Vawtrak Banking Malware Hides Its Servers in Tor

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Some variants of Vawtrak banking Trojan, also known as Neverquest, have been found to hide their command and control (C&C) servers in Tor anonymity network, making the cybercriminal operation more difficult to disrupt.

Most versions of the malware rely on hard-coded IP addresses for the C&C, but this approach makes the domains used to deliver commands to the infected machine easy to discover via threat analysis techniques.

DGA is not foolproof

A different mechanism for making Vawtrak more resilient to takedown efforts involves a domain generation algorithm, which creates a set of domain names the malware contacts to receive commands.

Cybercriminals register only a small number of them because Vawtrak will check each of them until the appropriate response is received.

Raul Alvarez from Fortinet explains how the process works for this piece of malware, saying that Vawtrak’s code includes multiple DWORD values matching different domain names.

Vawtrak Banking Malware Hides Its Servers in Tor
Vawtrak Banking Malware Hides Its Servers in Tor

“Each DWORD value is a seed used to generate the domain name. These seeds are stored as fixed values within the malware code, thereby producing the same pseudo-randomized domain names. To generate the corresponding domain name, Vawtrak uses the seed to generate the pseudo-randomized characters of the domain name,” he says in a blog post.

However, this technique is not infallible because researchers can break the algorithm and find the strings generated.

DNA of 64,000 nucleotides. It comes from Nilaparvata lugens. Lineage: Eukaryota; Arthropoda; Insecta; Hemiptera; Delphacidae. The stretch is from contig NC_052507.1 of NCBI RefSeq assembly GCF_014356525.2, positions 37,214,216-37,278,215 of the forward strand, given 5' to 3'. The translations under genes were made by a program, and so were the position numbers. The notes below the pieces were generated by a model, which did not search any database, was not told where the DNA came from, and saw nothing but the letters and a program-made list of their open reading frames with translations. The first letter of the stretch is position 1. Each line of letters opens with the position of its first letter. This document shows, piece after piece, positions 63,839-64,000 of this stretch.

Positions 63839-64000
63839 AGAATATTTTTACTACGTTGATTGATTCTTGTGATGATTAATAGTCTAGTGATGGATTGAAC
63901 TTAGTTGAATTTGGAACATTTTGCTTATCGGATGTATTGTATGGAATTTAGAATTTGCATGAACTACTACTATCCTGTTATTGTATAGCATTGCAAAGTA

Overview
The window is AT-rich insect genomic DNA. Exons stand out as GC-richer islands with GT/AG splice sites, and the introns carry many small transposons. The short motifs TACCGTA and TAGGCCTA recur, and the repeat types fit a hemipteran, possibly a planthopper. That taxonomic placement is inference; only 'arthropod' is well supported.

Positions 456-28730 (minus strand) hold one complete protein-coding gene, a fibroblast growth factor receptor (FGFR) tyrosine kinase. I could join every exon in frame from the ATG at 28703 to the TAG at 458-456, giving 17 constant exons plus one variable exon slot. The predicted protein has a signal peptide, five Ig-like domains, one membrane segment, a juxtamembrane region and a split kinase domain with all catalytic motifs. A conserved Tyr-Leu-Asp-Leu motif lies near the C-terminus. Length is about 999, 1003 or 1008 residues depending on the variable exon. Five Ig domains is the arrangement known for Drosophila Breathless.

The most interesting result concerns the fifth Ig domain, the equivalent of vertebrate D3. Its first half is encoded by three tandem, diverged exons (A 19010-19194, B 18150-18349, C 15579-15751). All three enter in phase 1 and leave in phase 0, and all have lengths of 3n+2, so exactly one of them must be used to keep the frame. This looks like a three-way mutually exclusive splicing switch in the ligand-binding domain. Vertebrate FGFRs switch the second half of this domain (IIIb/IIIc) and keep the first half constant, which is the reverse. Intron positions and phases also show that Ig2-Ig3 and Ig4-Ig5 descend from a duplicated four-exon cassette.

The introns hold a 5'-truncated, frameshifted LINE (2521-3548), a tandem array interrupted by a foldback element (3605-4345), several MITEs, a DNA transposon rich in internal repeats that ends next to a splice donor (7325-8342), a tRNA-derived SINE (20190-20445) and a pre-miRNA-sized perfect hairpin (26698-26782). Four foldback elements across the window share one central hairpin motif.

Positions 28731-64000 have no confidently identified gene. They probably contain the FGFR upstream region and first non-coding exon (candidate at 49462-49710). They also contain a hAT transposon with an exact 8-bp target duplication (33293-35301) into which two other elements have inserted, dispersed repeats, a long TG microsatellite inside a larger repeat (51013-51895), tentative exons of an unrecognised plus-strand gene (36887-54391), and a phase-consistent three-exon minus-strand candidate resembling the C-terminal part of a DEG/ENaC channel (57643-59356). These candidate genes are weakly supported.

Tor2Web proxy used to access hidden services

More recent variants of the threat rely on Tor2Web, a proxy that establishes a direct connection to a server in Tor network without the need for additional tools.

The strings generated by the DGA are for locations in Tor, and the author implemented a function that passes them through the Tor2Web proxy service.

Although a user connecting to the proxy service can be traced, the connection beyond it is not. Traffic in Tor is encrypted and routed through multiple machines that do not keep records of the origin and destination. The result is access to a server whose location is shrouded in anonymity.

Vawtrak includes multiple protection mechanisms (such as disabling antivirus solutions) that allow it to evade detection and analysis. After compromising a machine, it can pilfer credentials and record user activity (keystrokes, screenshots and video).

Its operator can access the system remotely through a VNC channel and alter web sessions by injecting fake content in order to collect passwords for online banking accounts and the additional codes needed to access them.



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